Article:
Does Having a Bathtub Increase My Home’s Resale Value?
Dear Drury Design,
I’m thinking about selling my home in the next few years. I’m wondering if it’s important for the primary bathroom to have a bathtub. I know some people prefer showers, but I’m not sure if that’s the majority of homebuyers.
Penelope from Chicago
This week’s answer is provided by Senior Designer Alicia Saso, CKBD. Alicia has been with us for more than 14 years.
Great question. This always comes up when people talk to me about remodeling their primary bath.
There are notable pros and cons so I always start here: how do you envision using your new bathroom?
Here are a few reasons I know of that make tubs valuable for people who have and use them:
- Peace & happiness – If you’re someone who appreciates a “Calgon take me away” moment, a bathtub is a no-brainer and should definitely be incorporated into your design.
- Physical relief – Joint and muscle pain are a reality for some people. A whirlpool tub can bring relief.
- Luxury – Modern options bring a tub into the luxury experience zone: heated soak, air bubbles, lumbar support, chromatherapy… and of course there’s material selection and design. An amazing tub can be a luxury statement piece in your new bathroom!
- Bathing others – Many people need baths in their homes to bathe kids and even pets.
Let’s talk about four tub styles and how they fit into remodeling plans.
- Alcove – This is when a tub fits between 3 walls. Many homes have an alcove tub with an acrylic surround. This is the least expensive option for a tub but also the most dated looking. If you prefer an alcove tub then ditch the acrylic surround and add some nice tile, or even some “wow” tile on your walls so it feels more updated.
- Drop-in tub – This over-mount-style tub sits proud of the tub deck by an inch or more. To update this look, a shallow tub deck is key so it doesn’t look bulky.
- Undermount tub – A better option than the overmount if you’re going for that clean, sleek appearance. An undermount tub sits below the tub deck. You can also decide to have your tub deck wider at the front if you need assistance getting in and out.
- Freestanding tub – There is no better way to add a focal point to your primary bathroom than by incorporating a freestanding tub. You can go traditional and select a claw-foot tub, modern and sleek with an asymmetrical look, add a pop of color with a blue or red tub, or add some sparkle with a polished metal look.
Now consider this fact: a primary bathroom with a bathtub can certainly increase the value of your home. A recent study by the National Association of Home Builders (NAHB) found that over 72% of home buyers prefer a primary bathroom with a tub and a shower. But, will YOU use your bathtub? Or will it just take up space and collect dust and dirty clothes?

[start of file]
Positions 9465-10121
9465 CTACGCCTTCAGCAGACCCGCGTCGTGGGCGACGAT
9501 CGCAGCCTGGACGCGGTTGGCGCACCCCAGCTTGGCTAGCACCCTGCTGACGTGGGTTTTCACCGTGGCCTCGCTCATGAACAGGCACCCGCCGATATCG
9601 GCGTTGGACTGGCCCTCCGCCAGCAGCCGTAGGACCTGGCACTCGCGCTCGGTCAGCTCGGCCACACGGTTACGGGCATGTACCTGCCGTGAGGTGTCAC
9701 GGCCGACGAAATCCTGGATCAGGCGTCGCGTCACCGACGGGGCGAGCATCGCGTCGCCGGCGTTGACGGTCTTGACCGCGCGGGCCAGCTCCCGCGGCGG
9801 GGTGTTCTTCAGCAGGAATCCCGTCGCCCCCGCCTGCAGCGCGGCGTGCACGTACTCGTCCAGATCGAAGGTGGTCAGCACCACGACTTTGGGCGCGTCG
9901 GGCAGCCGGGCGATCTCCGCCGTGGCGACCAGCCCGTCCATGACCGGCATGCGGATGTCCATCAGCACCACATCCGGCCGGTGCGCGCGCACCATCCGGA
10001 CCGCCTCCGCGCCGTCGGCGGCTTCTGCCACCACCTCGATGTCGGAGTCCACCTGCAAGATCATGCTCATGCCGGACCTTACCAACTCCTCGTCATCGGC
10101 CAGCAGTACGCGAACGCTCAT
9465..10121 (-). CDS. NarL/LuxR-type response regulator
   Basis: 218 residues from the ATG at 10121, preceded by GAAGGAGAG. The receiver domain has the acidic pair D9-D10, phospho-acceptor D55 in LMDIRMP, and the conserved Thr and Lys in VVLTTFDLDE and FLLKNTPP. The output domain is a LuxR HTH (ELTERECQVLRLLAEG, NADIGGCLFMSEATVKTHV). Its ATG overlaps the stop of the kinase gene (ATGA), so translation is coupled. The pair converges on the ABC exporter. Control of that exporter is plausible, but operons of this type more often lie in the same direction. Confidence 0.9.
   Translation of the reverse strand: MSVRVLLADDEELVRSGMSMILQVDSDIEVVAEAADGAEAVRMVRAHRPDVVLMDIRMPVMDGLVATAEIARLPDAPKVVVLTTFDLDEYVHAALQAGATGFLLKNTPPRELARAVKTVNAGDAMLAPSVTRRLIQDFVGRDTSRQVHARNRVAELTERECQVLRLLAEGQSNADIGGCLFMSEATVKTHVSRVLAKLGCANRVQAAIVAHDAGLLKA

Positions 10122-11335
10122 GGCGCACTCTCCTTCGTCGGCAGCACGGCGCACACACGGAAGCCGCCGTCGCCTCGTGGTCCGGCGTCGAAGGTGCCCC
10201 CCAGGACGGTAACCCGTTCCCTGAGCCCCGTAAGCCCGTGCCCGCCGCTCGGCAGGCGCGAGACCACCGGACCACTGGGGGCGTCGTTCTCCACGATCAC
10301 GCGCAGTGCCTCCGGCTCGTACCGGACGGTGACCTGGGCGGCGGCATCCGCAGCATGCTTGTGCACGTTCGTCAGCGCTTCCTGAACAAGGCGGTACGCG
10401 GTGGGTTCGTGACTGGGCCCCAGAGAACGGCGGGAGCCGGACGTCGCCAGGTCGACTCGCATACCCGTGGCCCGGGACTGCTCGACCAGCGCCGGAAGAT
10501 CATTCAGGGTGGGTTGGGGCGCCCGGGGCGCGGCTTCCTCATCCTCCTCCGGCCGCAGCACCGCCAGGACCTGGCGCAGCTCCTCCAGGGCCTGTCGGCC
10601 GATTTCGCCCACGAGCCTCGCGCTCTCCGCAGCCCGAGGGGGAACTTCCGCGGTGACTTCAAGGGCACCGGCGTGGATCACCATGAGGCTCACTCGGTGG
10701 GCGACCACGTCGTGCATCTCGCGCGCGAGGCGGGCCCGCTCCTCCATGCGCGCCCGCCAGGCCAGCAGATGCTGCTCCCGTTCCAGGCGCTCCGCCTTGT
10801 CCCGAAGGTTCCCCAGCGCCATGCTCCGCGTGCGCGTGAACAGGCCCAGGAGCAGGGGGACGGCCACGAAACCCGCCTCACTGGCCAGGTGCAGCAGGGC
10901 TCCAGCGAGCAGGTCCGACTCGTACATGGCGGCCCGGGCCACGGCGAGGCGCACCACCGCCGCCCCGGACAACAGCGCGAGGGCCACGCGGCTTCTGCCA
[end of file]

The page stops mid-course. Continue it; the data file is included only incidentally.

Some form of a bathtub inside the house has been common since the mid-19th century. The primary or master bathroom as we know it today has been standard on all new homes since 1980, so it only seems natural to assume that a bathtub has to be in a primary bathroom. But what if you don’t take baths? Does it make sense to invest in a bathtub if you’ll never use it? What if you don’t really have room for a bathtub?
Baths just aren’t a thing for many people, much like dining rooms. Getting rid of them can win space in your own home for the things that actually cater to your personal needs and ways of living. In my last 15 years of designing bathrooms, I’d say that only about 15% to 20% of my clients take baths. So, the question becomes, “Do I have to have one for resale”?
The answer to this is no, you don’t need to have a bathtub in a primary bathroom, especially if there is another bathtub in your home. Having a bath somewhere in the house can be important for resale, though. If a family with little ones moves in, they’ll need a tub. Some homebuyers have joint/muscle issues and need a tub, or at least anticipate such a need.
But think of it this way – if you plan to be in your home for the next 10-15 years, you need to invest in a space that is suited to your needs. Why spend money on a bathroom remodel that’s focused on the next owner’s needs, way down the road? A new owner might come in and tear out your bathroom anyway, because it might feel outdated by then or maybe it just doesn’t suit their needs.
These days, a large shower seems to be the key thing people expect in their “perfect home.” There are so many new bells and whistles that can be incorporated into a shower design – they’re really driving decisions to favor showers over baths. In addition to a standard showerhead, you can add a rain head, body sprays, a steam unit, light therapy, a waterproof speaker, a bench and more. You can connect all the functions together with Kohler’s DTV+ system so your shower remembers exact temperature settings for different people, and turns on daily all by itself (or via the app on your phone). The system also eliminates all the shower valves on the wall, giving the space a cleaner look.
In summary, remember that tubs still hold historic sway when it comes to resale value, but show-stopper showers are another way that you and future owners can fall and stay in love with a primary bathroom.
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